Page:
Plastic materials are an integral part of modern life; however, nearly every plastic, or polymer, is derived from petroleum resources, which are non-sustainable, non-degradable, and can be toxic to humans and the environment. Developing methodologies to synthesize and characterize alternative materials that are degradable, safe, and sustainable has therefore been a vibrant research area. This thesis describes two approaches towards the development of sustainable polymers and monomers (the building blocks from which polymers are made). The first aims to understand the fundamental mechanistic details of metal-catalyzed ring-opening polymerization of renewable cyclic ester monomers to degradable polyesters. The second targets the catalytic synthesis of common petroleum-based monomers from sustainable and biomass-derived carboxylic acids.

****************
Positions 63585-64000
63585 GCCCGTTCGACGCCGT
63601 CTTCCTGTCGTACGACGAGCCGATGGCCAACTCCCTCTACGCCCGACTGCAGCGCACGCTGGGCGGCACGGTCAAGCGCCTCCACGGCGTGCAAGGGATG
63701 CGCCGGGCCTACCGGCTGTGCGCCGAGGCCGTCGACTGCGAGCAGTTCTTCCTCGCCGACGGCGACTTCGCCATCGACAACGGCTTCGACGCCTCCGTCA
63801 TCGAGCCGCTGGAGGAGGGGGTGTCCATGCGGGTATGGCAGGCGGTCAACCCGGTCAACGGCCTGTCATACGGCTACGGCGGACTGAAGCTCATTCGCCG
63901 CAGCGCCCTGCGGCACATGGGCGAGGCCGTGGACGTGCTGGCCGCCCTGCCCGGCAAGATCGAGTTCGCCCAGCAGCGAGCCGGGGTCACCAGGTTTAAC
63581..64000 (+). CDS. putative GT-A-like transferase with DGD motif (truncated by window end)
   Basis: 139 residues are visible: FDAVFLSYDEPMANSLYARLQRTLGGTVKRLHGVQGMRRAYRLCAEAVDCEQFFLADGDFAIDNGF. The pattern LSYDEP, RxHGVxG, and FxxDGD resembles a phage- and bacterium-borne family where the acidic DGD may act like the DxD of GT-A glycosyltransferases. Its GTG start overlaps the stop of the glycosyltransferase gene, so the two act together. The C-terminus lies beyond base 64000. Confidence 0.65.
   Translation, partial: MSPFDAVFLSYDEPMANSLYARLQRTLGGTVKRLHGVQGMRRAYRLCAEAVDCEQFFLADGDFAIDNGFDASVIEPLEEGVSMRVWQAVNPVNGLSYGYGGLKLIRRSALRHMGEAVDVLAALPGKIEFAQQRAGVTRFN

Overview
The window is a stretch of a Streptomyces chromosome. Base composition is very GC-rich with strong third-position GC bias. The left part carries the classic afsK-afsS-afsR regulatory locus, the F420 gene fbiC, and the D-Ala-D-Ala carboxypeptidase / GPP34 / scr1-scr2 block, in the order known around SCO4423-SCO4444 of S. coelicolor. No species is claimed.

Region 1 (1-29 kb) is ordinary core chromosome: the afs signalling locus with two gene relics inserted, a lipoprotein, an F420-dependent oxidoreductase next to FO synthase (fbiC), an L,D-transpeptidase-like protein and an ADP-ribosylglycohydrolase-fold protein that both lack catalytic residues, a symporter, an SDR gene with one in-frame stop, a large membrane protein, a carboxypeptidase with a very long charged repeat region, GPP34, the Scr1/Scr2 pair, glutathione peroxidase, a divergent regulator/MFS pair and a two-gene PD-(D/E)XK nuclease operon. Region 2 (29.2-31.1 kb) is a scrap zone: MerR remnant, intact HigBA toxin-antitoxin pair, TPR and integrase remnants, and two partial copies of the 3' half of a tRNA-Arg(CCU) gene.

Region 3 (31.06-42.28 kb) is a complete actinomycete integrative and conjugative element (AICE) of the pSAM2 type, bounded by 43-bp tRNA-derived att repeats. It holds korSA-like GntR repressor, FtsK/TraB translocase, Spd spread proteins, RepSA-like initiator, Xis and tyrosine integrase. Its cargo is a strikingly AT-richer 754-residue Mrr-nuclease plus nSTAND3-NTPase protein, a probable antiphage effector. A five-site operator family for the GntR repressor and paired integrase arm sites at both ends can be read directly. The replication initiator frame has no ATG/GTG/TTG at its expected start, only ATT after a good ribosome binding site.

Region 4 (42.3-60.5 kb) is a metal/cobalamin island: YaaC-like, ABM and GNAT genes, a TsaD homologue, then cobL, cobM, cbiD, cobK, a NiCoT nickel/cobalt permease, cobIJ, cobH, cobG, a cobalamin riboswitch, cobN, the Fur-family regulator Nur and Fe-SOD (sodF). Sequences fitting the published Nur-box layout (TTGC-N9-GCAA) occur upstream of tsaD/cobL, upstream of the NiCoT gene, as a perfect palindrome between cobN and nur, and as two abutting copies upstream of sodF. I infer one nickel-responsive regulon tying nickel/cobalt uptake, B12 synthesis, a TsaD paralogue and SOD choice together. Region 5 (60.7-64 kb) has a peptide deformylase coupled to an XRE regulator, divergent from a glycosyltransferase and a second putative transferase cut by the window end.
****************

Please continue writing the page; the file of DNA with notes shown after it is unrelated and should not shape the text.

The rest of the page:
University of Minnesota Ph.D. dissertation. May 2014. Major: Chemistry. Advisors: William Tolman, Marc Hillmyer. 1 computer file (PDF); xviii, 227 pages.
Polymerization Kinetics of Cyclic Esters by Metal Alkoxide Complexes and Catalytic Decarbonylation of Bio-Derived Carboxylic Acids to Commodity Alkenes.
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